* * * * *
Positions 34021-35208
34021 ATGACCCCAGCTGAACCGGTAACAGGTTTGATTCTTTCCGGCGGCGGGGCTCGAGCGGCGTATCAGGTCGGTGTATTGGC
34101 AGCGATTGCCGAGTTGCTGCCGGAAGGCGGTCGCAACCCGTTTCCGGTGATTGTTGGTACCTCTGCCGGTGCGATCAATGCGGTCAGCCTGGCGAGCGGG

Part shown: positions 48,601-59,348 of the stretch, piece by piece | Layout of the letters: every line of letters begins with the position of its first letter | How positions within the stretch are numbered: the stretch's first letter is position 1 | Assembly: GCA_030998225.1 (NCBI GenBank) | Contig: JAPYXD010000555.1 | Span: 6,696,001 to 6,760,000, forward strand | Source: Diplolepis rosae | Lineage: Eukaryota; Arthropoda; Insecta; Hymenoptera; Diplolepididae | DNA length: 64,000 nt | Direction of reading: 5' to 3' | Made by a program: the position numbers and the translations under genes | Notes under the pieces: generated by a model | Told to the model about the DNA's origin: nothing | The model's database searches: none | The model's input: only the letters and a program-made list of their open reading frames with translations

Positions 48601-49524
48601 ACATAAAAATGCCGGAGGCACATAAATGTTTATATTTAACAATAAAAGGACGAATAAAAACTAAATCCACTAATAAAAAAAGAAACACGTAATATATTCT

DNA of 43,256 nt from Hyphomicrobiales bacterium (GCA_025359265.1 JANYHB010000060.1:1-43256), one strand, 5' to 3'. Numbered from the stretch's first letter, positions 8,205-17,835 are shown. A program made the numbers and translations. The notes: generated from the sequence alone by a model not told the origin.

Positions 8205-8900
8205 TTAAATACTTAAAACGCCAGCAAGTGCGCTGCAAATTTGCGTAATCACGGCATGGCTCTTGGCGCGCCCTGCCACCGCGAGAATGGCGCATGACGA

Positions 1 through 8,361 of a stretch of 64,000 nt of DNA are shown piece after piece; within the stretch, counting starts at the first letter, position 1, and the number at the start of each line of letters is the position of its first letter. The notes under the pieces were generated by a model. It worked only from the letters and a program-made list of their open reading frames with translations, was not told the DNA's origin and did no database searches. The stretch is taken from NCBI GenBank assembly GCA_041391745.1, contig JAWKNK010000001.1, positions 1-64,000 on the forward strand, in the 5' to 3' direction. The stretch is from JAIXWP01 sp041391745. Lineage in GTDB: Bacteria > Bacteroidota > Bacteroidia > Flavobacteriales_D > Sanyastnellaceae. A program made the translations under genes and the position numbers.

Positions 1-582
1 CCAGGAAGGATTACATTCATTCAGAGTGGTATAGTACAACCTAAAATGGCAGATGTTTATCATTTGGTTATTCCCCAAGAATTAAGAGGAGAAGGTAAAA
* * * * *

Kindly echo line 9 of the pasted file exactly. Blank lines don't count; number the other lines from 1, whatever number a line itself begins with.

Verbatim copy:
8205 TTAAATACTTAAAACGCCAGCAAGTGCGCTGCAAATTTGCGTAATCACGGCATGGCTCTTGGCGCGCCCTGCCACCGCGAGAATGGCGCATGACGA